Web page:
2. I remember when I first reverted most sisters did wear trenchcoats as an overgarment, the other options weren’t really cool and were not waterproof so living in the UK were not practical! Asian sisters would wear a trenchcoat which fell exactly in line with the bottom of the kameez of their shalwar kameez, and Arab, revert and other sisters would wear ones that were full length or close to it. I found a really nice full length, microfibre one in a clothes shop near my parents house, they had a whole bunch of them in beige and black and they were onlly £25 I think whereas even in those days, a similar one in a department store would have cost £60-£100. Sadly though I had to get rid of it as it was a double breasted style and really did not suit me

  3. I actually never thought of using my trenchcoat as an overgarment. I have a wonderful 3/4 length one but I always wear an abaya when I go out. Maybe I can suggest it for my daughter. I do rather like the idea of it.

    • asalaamu alaikum…well sis…first time for everything…but yea, before abayaat became a shoulder garment and where readily available in the west…most Muslim women who covered in an overgarment used a trenchcoat…for reaosns I mentioned. Actually that may be a good idea! She could rock a funky knee length trench with wide legged jeans…right now Target has some cute ones and in prints…u can easily remove the lining if necessary also if shes very thin, I saw some lightweight summer-style trenchs at Burlington which were knee length and 3/4th sleeved..that may work too, with sleeves.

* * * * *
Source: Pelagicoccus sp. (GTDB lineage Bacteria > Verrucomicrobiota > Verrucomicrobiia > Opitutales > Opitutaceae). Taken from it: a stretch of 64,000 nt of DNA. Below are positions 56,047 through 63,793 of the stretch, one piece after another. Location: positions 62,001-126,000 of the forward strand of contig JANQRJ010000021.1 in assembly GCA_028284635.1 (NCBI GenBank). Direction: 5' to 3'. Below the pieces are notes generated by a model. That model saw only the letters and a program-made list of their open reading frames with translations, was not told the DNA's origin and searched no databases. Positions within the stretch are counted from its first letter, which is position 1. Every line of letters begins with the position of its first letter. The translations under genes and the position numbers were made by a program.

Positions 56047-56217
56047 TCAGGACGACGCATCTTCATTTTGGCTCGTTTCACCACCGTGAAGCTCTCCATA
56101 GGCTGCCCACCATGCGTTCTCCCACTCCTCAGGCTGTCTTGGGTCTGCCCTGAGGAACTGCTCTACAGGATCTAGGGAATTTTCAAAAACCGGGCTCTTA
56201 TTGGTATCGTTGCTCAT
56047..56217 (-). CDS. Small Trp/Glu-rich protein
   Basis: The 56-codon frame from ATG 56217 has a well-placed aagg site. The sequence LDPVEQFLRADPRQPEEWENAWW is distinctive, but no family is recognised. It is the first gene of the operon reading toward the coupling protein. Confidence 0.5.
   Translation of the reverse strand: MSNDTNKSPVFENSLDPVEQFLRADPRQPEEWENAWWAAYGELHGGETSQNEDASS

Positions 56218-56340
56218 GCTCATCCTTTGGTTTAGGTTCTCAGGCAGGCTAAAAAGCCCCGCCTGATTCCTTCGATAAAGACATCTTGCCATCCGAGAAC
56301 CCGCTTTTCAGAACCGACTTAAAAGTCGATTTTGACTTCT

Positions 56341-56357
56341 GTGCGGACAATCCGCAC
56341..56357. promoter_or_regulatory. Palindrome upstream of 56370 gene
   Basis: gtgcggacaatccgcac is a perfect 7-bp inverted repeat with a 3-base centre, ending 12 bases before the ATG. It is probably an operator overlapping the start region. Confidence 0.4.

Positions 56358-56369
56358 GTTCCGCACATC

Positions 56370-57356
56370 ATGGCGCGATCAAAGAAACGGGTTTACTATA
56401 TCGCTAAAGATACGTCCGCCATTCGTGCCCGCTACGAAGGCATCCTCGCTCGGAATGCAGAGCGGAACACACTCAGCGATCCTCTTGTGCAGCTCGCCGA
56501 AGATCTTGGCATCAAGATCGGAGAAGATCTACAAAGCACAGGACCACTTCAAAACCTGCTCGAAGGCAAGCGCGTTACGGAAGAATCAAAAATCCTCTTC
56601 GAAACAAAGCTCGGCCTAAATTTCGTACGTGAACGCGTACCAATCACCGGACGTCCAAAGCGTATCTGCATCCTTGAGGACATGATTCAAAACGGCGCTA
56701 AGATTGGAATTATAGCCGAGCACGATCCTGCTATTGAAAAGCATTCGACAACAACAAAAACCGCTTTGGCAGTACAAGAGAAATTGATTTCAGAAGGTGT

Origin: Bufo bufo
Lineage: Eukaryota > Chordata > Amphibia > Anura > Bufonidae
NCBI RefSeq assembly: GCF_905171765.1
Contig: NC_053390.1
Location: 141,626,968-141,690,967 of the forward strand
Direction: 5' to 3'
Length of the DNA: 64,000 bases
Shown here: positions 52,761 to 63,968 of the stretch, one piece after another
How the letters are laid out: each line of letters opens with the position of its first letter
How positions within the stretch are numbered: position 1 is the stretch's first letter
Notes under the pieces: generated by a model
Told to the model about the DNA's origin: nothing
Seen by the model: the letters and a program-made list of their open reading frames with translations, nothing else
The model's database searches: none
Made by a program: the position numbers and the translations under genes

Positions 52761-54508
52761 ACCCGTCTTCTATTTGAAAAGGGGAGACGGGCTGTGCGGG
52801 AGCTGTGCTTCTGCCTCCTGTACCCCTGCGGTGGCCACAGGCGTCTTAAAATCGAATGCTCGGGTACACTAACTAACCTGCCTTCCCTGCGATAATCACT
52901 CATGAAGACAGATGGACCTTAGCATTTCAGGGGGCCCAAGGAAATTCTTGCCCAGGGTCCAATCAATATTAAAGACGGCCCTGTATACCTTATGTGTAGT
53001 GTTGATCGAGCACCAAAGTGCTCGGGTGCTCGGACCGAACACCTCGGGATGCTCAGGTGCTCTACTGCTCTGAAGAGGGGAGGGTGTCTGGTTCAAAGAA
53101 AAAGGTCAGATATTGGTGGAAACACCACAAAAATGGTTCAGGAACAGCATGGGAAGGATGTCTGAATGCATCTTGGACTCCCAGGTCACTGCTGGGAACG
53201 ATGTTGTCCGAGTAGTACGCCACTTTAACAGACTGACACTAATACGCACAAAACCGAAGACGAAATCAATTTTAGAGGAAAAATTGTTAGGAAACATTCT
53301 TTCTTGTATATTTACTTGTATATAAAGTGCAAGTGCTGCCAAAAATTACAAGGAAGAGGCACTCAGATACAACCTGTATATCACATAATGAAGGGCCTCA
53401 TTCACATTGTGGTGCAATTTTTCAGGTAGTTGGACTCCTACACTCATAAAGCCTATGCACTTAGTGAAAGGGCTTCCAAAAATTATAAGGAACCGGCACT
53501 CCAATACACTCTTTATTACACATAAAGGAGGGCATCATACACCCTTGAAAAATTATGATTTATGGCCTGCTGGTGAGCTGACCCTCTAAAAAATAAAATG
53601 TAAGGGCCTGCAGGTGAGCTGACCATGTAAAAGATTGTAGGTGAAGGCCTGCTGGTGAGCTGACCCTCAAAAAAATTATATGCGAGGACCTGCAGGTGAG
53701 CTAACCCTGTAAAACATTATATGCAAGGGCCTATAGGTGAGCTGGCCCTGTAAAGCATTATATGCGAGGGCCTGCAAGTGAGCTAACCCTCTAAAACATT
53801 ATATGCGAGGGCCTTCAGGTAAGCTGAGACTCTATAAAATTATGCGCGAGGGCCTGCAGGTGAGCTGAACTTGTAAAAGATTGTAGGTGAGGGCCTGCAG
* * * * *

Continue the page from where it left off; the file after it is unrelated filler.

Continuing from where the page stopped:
4. Assalaamu alaykum. Yep many moons ago my first overgarment was a black trenchcoat which I seemed to practically live in. I would look with friends at pics of the puffy pleated jilbabs and dream of the day we would own one inshallah, hehe. Since losing weight alhamdulilah I’m in the market for a new trench now inshallah cos my most recent one (a goegeous petrol-blue colour; only wore twice) could quite happily cover myself and my entire family! I like things roomy but it’s pretty ridiculous now.

  5. i love them. cant wear them here in florida too much. on a website that sells vintage/used stuff i managed to get a reversible trench coat that is lylac and then u reverse and it goes to black! i also love the ones from turkey but ive never seen them in my plus size.

  6. I love them too, they’re a must-have unless you’re a full-time overhead wearer! I personally favor the look of long coats, though, like the one from Sajeda but without the belt which I find uneccessary.